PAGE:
Emotionally draining vampires – dealing with toxic relationships
Last week we gave you the ultimate guide to recognising toxic people and relationships.
Now it’s all very well recognising toxic people and the characteristic behaviours of these relationships, but it’s not much good if you can’t deal with them.
So this week we thought we’d look at those emotionally draining vampires and the process of dealing with toxic relationships.
“You let go of a toxic and unhealthy relationship not because you are weak, not because you no longer love the other person, but because you are strong enough to understand that there are times when two people will be a lot happier if they go separate ways than if they stay together.”
Dealing with toxic relationships and people
So how do you deal with toxic relationships, toxic people and their behaviour?
By literally detoxifying! Or as the dictionary would define it:
“a process or period of time in which one abstains from or rids the body of toxic or unhealthy substances.”
And we like that definition of ‘detox’ for that is sort of what you are doing here. Taking time out: “a process or period of time in which one abstains from or rids the body of the toxic source” (in this case the person). It’s a process of distancing and this can take the form of mental, physical or emotional detachment.
But what if these are people that you can’t necessarily extract from your life or your situation?
So this could be someone you work with, or a member of your family.
And in this instance, the approach would be about how we manage these people and their behaviours.
Essentially a process of controlling what you can and eliminating what you can’t.
We’ve identified 15 ways that can help you can do just that.
15 ways to deal with toxic relationships or emotionally draining vampires
- Realise that you are more in control than you might believe. Toxic people will typically focus on problems rather than solutions. And what is it that they want from you in that situation? They want you to join in this conspiracy, so you can typically find yourself listening to these negative people and being sucked in to their negativity. To overcome this, set limits in your mind to this type of behaviour and then at the end of that time distance yourself from the behaviour or person. You can combine this with another useful technique, which is to ask the person how they would solve the problem they are complaining about. This redirects their attention in a more productive way and makes them more responsible for their actions and resolving them.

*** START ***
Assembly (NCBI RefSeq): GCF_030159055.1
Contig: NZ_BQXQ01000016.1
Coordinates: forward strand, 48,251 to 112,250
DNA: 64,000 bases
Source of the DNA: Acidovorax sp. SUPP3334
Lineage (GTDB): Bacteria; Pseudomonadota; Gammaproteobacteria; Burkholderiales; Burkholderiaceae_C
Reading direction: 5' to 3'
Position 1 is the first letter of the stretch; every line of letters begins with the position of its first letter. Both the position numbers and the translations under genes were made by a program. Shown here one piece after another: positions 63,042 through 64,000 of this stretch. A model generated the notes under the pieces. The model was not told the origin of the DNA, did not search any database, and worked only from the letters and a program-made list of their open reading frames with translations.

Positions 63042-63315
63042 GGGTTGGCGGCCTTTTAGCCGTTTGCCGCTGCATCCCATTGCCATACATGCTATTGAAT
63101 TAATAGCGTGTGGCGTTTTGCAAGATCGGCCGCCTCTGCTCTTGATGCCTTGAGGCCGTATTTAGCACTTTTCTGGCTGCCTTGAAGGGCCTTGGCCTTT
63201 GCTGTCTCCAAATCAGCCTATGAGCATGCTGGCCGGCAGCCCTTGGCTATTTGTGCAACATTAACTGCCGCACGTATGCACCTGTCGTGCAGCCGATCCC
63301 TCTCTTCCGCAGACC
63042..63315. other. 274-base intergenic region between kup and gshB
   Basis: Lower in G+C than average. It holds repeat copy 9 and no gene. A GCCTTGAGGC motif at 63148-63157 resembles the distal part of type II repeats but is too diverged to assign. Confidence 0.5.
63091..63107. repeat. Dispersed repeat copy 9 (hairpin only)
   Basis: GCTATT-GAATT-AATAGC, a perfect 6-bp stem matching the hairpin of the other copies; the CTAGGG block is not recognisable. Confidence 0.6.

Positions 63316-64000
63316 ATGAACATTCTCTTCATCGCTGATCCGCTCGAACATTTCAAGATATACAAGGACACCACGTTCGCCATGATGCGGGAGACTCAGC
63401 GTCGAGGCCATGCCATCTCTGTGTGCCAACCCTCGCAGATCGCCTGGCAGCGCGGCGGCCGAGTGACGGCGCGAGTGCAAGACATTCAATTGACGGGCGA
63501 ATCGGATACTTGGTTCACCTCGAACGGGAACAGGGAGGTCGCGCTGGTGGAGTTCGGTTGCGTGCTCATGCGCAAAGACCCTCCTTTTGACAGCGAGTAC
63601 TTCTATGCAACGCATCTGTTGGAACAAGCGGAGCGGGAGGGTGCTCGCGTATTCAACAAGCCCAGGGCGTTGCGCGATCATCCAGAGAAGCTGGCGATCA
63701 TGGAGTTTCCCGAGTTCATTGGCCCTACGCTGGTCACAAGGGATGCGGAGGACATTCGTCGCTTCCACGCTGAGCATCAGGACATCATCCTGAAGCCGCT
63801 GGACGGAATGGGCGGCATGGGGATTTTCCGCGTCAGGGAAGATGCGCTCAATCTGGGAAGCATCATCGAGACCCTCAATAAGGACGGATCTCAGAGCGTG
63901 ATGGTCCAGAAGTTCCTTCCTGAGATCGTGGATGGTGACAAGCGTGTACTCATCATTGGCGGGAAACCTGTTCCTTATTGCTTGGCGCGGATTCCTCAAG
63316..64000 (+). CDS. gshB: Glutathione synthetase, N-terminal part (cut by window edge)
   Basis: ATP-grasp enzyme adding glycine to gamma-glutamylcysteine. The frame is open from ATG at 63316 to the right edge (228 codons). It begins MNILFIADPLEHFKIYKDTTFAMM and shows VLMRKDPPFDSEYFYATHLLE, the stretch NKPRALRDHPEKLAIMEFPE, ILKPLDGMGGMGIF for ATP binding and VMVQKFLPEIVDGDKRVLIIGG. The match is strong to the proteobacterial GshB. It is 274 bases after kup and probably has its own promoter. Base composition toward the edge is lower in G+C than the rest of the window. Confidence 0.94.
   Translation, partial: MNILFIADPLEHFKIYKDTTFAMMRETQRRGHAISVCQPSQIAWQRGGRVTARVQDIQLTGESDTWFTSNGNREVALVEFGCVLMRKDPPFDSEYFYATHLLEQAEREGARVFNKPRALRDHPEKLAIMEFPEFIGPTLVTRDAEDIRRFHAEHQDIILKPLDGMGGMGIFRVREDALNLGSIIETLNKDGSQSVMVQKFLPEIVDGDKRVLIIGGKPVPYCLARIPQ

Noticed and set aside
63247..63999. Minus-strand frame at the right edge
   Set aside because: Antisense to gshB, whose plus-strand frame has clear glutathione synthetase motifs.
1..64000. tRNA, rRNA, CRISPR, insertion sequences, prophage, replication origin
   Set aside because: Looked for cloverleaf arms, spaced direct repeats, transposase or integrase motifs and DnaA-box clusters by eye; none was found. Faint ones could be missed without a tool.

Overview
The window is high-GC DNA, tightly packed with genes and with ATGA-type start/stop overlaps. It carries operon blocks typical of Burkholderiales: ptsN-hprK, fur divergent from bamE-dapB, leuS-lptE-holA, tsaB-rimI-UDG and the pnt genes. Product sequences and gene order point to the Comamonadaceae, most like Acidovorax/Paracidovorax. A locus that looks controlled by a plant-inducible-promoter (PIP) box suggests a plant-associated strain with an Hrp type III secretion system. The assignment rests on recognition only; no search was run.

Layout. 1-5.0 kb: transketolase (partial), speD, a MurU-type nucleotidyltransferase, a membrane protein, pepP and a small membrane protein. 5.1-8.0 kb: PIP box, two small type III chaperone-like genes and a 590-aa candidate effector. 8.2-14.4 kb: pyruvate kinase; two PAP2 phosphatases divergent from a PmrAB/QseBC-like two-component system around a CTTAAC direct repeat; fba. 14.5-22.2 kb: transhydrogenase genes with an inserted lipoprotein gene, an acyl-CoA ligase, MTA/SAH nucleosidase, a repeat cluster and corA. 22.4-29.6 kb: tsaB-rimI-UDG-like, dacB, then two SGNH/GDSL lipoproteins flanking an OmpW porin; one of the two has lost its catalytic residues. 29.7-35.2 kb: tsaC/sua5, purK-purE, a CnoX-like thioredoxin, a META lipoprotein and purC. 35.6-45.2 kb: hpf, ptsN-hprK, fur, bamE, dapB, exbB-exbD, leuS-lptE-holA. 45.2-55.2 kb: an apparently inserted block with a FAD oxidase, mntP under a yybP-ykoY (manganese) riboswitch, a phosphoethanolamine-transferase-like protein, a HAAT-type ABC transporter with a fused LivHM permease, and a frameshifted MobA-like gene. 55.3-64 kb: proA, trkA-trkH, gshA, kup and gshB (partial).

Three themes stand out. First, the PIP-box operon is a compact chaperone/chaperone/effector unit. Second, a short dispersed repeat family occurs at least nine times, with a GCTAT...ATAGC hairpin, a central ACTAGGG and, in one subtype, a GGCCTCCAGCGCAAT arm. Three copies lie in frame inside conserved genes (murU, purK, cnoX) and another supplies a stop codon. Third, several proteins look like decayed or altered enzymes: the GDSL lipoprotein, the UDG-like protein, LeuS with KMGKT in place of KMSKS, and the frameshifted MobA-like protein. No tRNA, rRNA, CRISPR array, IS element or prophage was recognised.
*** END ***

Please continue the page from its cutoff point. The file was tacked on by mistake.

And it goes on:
- Rise above the behaviour. Rather than reacting to the irrational behaviour, or finding yourself getting caught up in the emotion of it all, view it as an experiment with you as the experimenter and the toxic person as the subject of the experiment. See in your mind if you can identify some of the behaviours we identified last week – as a scientist noticing and noting down the subject’s response. This will keep you more distanced from the toxic behaviour and less likely to be drawn into the drama. It’s a sort of emotional distancing. So in this dispassionate state you can have thoughts in your mind like ‘O look, there’s that person behaving, negatively – or look they’ve just tried to manipulate or exaggerate the situation. And if you want to get really scientific, you can mentally observe your own behaviour – observing how you might go about trying to justify your own behaviour, for example.
- Establish your limits. Just because you live or work with a person doesn’t mean you have to put up with every aspect of their behaviour. The first key to this is to recognise a toxic person’s behaviour patterns and then you can go about establishing what you do or don’t put up with. In any situation we interact more with some people than others (often on the basis of how much we like that person’s company) – so have limits on the amount of interaction time you’ll have with that person and then stick to it. This can be quite tricky but do it consciously and on the basis of you being in charge of it, as almost certainly your limits may well be probed or tested.